Entering Protopia and a world of continuous marketing disruption

protopia

By Mark Schaefer

This is the time when we turn to the challenges of the new year and changes we’re likely to face. My prediction for 2017 is that this is the year of marketing protopia. I’m sure this is an unfamiliar concept, so let me explain why this will be the major theme of your professional life for years to come.

Although it may seem like we have been in a world of rapid marketing technology change, we really haven’t. Largely, we have lived in a business world of peaceful evolution.

In the last 50 years, what have been the forces that have completely disrupted marketing?

  • In the 1970s, there was one: cable television.
  • The 1980s saw the dawn of the Internet and mobile technology but change from a marketing standpoint was incredibly slow. In fact, most business leaders at the time viewed the internet as a passing fad and saw no commercial value in it.
  • The 1990s brought about some early advertising and web-based marketing as search became a mainstream utility but again, change came about over a period of years.
  • By the mid-2000s we witnessed a true information revolution enabled by smartphones and social media. But change still occurred in fits and starts — Ten years later, many companies are still just getting into social media and mobile marketing. It’s been a joke among my marketing friends that it has been “The Year of Mobile” for the past five years!

My point is that we may think of ourselves as being in a revolution but it’s been relatively slow and steady iterations. 98 percent of all marketing investments have been in the same seven social media platforms for the last four years. And by the way, Snapchat, the hot newcomer, has been around since 2012.

The martech space is awash with hundreds of lookalike companies offering little in terms of revolutionary points of differentiation. All that is about to change.

The Protopian Era

In 2017 the era of sluggish marketing change will be over, forever. Vast new technological capabilities are sweeping over the landscape, ushering in an era where the very psychology of the marketing function will be forced to change.

Before I get into these changes, let’s get back to this idea of “protopia.”

In his seminal book The Inevitable: Understanding the 12 Technological Forces That Will Shape Our Future, author Kevin Kelly describes protopia as a state of becoming, rather than a destination. In the protopia era, progress is not happening in fits and starts, it is happening continuously every single day.

I can see this world before us now. While we may have had time to digest and master incremental changes to a Facebook algorithm or a new opportunity for native advertising, the new pace of change will certainly dispel the notion that anybody can be an expert in anything.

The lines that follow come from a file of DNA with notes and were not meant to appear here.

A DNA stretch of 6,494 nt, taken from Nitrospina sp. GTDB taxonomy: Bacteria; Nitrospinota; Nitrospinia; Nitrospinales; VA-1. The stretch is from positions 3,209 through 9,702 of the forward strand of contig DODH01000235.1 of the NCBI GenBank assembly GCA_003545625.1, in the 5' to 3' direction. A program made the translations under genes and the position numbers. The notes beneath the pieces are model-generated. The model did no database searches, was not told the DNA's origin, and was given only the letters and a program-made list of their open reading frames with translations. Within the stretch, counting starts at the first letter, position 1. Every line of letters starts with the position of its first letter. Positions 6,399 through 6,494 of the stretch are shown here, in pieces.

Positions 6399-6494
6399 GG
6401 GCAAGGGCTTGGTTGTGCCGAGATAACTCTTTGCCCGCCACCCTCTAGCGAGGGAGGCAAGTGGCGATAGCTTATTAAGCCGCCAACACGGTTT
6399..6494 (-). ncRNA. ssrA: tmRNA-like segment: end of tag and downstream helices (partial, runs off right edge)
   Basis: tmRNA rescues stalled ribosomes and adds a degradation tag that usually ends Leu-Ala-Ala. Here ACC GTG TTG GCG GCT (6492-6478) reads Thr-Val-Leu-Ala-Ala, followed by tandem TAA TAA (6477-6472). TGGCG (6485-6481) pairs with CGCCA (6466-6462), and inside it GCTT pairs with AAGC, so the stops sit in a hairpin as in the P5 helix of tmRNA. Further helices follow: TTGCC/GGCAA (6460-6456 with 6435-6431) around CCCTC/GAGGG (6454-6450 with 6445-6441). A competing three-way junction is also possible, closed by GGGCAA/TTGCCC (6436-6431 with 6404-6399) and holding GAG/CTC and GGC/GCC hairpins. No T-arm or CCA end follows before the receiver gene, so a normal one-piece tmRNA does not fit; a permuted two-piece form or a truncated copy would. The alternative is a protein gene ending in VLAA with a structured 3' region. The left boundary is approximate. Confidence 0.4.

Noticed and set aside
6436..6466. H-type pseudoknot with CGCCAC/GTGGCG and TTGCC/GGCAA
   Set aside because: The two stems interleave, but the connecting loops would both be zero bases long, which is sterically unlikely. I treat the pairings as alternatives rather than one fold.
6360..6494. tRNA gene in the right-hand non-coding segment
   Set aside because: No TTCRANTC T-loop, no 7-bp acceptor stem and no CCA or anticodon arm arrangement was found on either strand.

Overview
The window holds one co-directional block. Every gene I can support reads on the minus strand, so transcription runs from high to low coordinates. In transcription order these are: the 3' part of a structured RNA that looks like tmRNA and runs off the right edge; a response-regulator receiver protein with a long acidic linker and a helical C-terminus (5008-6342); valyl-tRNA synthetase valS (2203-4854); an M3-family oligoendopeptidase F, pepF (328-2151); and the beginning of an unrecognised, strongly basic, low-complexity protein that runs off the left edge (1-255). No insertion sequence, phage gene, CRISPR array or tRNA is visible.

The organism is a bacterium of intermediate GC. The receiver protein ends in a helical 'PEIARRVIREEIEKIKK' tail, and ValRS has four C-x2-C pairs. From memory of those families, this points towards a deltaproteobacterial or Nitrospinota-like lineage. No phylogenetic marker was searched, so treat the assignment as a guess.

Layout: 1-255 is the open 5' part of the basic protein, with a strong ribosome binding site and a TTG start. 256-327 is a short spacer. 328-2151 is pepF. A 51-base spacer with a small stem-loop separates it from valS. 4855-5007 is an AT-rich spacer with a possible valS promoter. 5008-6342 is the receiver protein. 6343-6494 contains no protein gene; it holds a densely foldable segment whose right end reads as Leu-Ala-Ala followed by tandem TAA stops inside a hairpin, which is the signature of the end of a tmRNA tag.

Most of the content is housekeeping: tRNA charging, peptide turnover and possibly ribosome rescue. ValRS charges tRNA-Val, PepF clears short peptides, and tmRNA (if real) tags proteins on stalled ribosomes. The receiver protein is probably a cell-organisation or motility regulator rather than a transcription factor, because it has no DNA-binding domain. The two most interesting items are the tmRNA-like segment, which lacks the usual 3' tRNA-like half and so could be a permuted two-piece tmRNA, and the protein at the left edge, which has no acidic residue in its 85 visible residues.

Kelly writes that from here on out, every professional will always be a “newbie.”

He explains, “First, most of the important technologies that will dominate life 30 years from now have not yet been invented, so naturally you’ll be a newbie to them. Second, because the new technology requires endless upgrades, you will remain in the newbie state. Third, because the cycle of obsolescence is accelerating (the average lifespan of a phone app is a mere 30 days!), you won’t have time to master anything before it is displaced, so you will remain in the newbie mode forever. Endless Newbie is the new default for everyone, no matter your age or experience.”

The tech sweeping marketing

I agree that in 2017 we will all become endless newbies because we’re entering what amounts to a new operating system for the marketing profession.

Foremost among these shifts is artificial intelligence. While we see ads about IBM’s Watson perform gimmicky party tricks like designing a glowing dress or a personalized cocktail, the true impact of cognitive computing will be profound as it is finally understood and commercialized. Task-specific pipelines into these AI supercomputers will fuel everything from human-like chatbots to automated marketing programs that create strategies … and execute them (including writing, optimizing, promoting, and measuring the content).

This contributes to the protopian landscape because artificial intelligence will create change that creates even faster change.

Another protopian force in marketing will be virtual and augmented reality. The geeky black VR headsets are mainstream technology, ushering in a revolution in how we connect and communicate with customers.